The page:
Jimmy Cornell's Logs

Preparations for the Northwest Passage

As part of my own preparations to sail through that historic passage, I have attended three highly informative lectures delivered by sailors who had transited the Northwest Passage recently. Two had sailed from east to west, and one from west to east. Their boats could not have been more different.

Issuma
Photo from www.issuma.com
Nordwind
Photo from www.tallship-fan.de
Sol
Photo from www.sy-sol.dk

● Richard Hudson’s Issuma was a steel schooner, based on the famous French Damien II designed and built for high latitude voyages, which included several seasons in Antarctica.

● The German flagged Nordwind is a vintage wooden yacht, built for the German Navy before the second world war. The 86 foot yawl is a famous racing veteran having participated in the 1939 Fastnet Race in which she took line honours and established a new record that held for 24 years. The talk at the Royal Ocean Racing Club in London was given by Robert Page, a young crew member in his early twenties.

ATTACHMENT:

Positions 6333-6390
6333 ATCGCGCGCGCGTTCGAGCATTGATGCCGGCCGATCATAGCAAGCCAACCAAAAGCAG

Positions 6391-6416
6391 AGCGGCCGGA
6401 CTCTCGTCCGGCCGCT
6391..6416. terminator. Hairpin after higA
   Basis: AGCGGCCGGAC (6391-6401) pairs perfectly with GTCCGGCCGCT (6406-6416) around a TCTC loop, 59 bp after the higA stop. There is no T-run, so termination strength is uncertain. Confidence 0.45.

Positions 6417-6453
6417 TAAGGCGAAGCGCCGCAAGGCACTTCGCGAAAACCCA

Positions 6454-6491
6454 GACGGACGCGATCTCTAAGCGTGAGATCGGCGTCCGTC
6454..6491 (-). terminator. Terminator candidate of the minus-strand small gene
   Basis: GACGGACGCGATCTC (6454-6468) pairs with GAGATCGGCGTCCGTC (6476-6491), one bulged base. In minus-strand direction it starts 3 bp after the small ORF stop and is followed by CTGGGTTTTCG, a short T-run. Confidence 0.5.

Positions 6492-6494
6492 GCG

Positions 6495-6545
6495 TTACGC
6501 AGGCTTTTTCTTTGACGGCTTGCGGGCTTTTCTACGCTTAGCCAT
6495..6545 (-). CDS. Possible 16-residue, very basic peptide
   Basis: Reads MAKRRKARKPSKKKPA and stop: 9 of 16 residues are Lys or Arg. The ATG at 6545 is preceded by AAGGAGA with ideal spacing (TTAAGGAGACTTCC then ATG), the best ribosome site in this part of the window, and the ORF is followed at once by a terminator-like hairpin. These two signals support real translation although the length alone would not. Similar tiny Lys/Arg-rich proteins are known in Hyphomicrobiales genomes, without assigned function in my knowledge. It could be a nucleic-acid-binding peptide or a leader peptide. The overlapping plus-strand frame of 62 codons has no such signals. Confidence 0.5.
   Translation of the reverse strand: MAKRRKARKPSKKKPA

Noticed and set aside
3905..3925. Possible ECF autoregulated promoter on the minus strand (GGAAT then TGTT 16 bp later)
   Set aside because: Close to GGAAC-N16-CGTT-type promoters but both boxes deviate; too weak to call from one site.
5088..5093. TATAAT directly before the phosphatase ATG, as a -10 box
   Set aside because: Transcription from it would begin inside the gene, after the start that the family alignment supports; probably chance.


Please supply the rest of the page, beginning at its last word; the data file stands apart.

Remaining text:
● Sailing in the opposite direction at about the same time was the Danish Sol, a 42 foot Beneteau First. She completed the transit from west to east in 2012 thereby concluding a ten year long voyage that had taken Kim Mathiesen and Kirsten Thomsen all the way around the Americas including Antarctica and South Georgia. Their richly illustrated lecture was held at the Danish boat show in Fredericia.

Three very different boats, sailed by three quite different crews, but they all concurred in the general assessment of their achievement by stressing that a transit of the Northwest Passage is indeed possible. However, it should not be taken lightly as besides sound preparation, careful timing and a good dose of common sense, you also need to be lucky as weather conditions differ from year to year as does the state of the ice. But if all these elements come together, a transit of this once unconquerable waterway can be achieved.

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